What if your whole world consisted of the inside of a lichen?

It would certainly be a strange and unusual world. But what would your community look like? Would it be different in different places in the lichen? And, is it possible that your world might last forever?

Graduating senior Alexandra Mushegian, an organismic and evolutionary biology concentrator from Currier House, spent the past year exploring some of those questions, working on her senior thesis in the lab of Associate Professor of Organismic and Evolutionary Biology Anne Pringle. Mushegian examined bacterial communities living within lichens, trying to determine whether they differ between the older middle part of the body and the lichens’ younger edges.

Lichens, Mushegian said, have a mysterious pull for those curious about the world around them. They’re everywhere and nowhere at the same time, since most people walk by lichens lining trees and stones around campus without giving them a single thought.

“There’s this poetic aspect that a lot of times they’re overlooked, but they’re sort of strange and wonderful,” Mushegian said.

Pringle, an expert in fungi and lichens, spends a lot of her time tracing the path of the invasive and highly poisonous deathcap mushroom in America, but says lichens are so accessible and so many questions about lichen biology remain that they’re a scientific source she’s tapped repeatedly when searching for student projects.

“The lichen project … I’m still unpacking that box. There’re millions of different things to do there and I think people walk away with a different view of the world,” Pringle said. “The idea that lichens are microecosystems, worlds within worlds, it’s a very powerful idea.”

Mushegian sampled closely related lichens growing on headstones in a graveyard in Petersham, Mass., sampling several locations on each lichen body, known as the thallus. The results showed that the bacterial community varies depending on where in the lichen it is found — it’s more diverse in the lichen’s center — and that communities at the centers of different lichens are more similar to each other than they are to the communities at the edges of their own lichen. She found between 10 and 40 species of bacteria in each community and that the longer-lived communities in the middle seemed to have adjusted to lichens’ acidic chemistry, since they had more acid-loving species.

In studying lichens, students get to study two organisms, not one. Lichens are a symbiosis of fungi and photosynthetic algae. In exchange for carbohydrates produced by the algae, the fungus provides housing. The partnership is one of nature’s most successful, with lichens living in some of the planet’s most inhospitable environments, from the desert to the tundra.

Mushegian, who plans to work in a laboratory in Sweden after Commencement, is the latest in a series of undergraduates who found their senior thesis topics in Pringle’s lab. In fact, the last one to do so, Rebecca Compton, who graduated in 2009, liked the project so much she stayed on another year to expand it further.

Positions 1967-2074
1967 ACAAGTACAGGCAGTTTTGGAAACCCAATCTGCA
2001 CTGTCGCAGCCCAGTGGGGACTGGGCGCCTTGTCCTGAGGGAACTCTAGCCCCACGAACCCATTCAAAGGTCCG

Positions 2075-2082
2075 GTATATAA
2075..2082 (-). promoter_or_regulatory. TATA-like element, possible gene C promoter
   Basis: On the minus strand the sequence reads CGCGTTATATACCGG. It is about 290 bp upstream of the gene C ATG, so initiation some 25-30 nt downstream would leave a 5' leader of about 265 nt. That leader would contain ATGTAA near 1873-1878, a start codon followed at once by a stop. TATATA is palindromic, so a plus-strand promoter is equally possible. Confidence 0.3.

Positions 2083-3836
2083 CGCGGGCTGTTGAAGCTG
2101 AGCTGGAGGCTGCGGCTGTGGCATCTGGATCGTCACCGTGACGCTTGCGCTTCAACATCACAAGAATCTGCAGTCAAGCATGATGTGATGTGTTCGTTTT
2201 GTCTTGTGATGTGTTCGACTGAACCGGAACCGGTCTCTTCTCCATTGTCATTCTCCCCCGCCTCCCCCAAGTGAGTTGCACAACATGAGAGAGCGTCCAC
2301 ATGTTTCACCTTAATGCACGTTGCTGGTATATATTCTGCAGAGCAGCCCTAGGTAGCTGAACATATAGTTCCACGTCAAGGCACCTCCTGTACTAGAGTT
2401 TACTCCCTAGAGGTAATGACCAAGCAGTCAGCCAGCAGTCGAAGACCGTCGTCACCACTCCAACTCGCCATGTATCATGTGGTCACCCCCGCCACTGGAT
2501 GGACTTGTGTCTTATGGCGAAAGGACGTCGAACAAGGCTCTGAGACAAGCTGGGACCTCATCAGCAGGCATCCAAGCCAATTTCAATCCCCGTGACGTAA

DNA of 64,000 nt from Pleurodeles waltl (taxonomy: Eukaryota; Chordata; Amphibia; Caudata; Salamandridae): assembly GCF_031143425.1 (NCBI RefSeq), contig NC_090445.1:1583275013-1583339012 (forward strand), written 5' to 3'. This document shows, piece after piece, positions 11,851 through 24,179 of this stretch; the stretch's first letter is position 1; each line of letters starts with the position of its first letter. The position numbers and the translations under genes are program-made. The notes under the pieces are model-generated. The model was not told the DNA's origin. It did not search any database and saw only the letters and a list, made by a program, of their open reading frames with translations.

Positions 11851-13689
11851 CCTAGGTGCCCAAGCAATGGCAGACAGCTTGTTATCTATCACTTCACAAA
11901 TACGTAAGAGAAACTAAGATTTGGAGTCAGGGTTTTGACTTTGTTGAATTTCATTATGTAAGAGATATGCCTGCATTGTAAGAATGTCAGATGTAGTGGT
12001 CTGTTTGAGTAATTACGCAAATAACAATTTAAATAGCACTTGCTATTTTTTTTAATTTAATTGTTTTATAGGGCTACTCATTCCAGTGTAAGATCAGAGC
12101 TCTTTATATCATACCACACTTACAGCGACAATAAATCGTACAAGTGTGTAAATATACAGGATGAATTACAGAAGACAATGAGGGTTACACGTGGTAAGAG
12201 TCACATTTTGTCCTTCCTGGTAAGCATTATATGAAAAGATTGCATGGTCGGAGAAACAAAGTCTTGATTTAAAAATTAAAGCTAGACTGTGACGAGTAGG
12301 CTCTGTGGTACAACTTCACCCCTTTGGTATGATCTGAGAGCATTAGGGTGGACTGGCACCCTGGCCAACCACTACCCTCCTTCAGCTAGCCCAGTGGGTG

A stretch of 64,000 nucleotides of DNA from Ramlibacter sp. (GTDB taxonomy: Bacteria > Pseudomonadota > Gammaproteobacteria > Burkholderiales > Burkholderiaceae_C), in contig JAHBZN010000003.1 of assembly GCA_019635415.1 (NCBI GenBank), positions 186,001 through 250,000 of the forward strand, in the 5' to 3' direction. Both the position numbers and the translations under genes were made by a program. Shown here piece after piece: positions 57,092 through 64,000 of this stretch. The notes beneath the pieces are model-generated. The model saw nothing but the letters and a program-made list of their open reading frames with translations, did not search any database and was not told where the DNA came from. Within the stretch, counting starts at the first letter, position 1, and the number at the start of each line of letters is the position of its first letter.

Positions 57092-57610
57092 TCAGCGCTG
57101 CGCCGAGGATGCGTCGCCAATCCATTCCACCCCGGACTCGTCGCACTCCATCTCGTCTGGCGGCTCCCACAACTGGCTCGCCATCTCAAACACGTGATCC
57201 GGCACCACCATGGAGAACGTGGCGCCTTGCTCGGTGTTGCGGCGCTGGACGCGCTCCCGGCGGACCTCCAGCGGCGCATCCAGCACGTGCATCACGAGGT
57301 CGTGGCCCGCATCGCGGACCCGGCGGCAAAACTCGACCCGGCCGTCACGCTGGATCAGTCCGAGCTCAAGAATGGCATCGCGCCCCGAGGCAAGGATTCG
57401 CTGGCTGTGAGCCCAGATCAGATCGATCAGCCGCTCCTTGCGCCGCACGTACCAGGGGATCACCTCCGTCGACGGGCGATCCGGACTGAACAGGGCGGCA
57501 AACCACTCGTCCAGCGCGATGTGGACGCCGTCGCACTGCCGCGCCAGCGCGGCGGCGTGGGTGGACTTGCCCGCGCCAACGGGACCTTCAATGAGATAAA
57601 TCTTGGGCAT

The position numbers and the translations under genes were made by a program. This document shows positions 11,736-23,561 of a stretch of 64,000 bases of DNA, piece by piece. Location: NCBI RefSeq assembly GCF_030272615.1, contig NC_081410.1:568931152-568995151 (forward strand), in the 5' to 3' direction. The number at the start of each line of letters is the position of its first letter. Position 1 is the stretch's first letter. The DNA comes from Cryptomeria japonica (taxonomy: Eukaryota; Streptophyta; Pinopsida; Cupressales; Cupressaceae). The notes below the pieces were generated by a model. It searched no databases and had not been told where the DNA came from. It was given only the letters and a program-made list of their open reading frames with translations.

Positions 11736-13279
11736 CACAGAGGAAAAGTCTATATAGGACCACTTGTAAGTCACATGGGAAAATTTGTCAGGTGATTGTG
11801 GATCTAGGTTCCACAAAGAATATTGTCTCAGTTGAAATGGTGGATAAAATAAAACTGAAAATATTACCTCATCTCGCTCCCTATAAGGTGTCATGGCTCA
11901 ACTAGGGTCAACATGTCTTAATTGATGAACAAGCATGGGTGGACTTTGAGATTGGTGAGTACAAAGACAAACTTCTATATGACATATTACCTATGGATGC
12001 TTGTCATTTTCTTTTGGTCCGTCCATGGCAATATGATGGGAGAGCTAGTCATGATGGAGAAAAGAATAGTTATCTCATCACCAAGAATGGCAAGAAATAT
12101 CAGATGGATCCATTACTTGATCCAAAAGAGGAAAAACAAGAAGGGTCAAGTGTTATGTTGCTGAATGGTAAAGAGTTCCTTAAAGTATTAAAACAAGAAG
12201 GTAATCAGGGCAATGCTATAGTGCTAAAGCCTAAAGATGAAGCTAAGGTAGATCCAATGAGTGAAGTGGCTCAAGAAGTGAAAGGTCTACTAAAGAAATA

Compton, whose future plans include medical school, spent this year examining both the species diversity of lichens and the genetic diversity within lichen species along a pollution gradient from rural western Massachusetts to Boston, adding intraspecies genetic analysis to a common exploration of lichen sensitivity to pollution.

“I really just loved this project so much and I was taking a year off before medical school so this was a good way to spend the time,” Compton said. “I was excited about the project and wanted to see it to completion.”

The work to better understand the local lichen community is also helping lay the groundwork for a larger project that Pringle is contemplating to explore the provocative question of whether or not lichens are immortal.

Among lichens’ strange characteristics is their long lives, so long, in fact, that a whole discipline has arisen with that characteristic at its foundation. Lichenometry is the estimation of something’s age by calculating the age of nearby lichens, using their size and known growth rates. Lichenometry, Pringle said, is used mainly for things that are older than the written history of an area but too young to be effectively carbon-dated. Lichens are routinely used to date things that are hundreds of years old.

Extreme long life would not be unprecedented for an organism largely made up of a fungus. Certain types of fungi are known to be among the planet’s oldest living things. Individuals of the honey mushroom species, which spread by sending underground filaments through the soil, are estimated to be thousands of years old.

“There’s an accepted wisdom among people who I respect that filamentous fungi are immortal,” Pringle said. “To me, that seems a completely fascinating and important question.”

Before she can start on the project in earnest, however, Pringle has to lay the groundwork, understanding growth rates of different lichens in a particular environment so she can know how old they are. Then, she said, she can sample younger and older individuals, examining their gene expression and their chemistry for signs of senescence.

Pringle said exploring the life span of lichens fits well into her ongoing studies of the spread and demography of fungi by helping her better understand birth and death within a population. And, even as it helps illuminate scientific questions, the study of lichens also provides ample opportunity for training a new generation of students.

“Lichen work has been an amazing tool to draw people in and get them excited,” Pringle said. “I’ve always enjoyed having an undergraduate who is interested in science learn really how to do science. If they do it well, they walk away with a great experience, even if they never do science again.”

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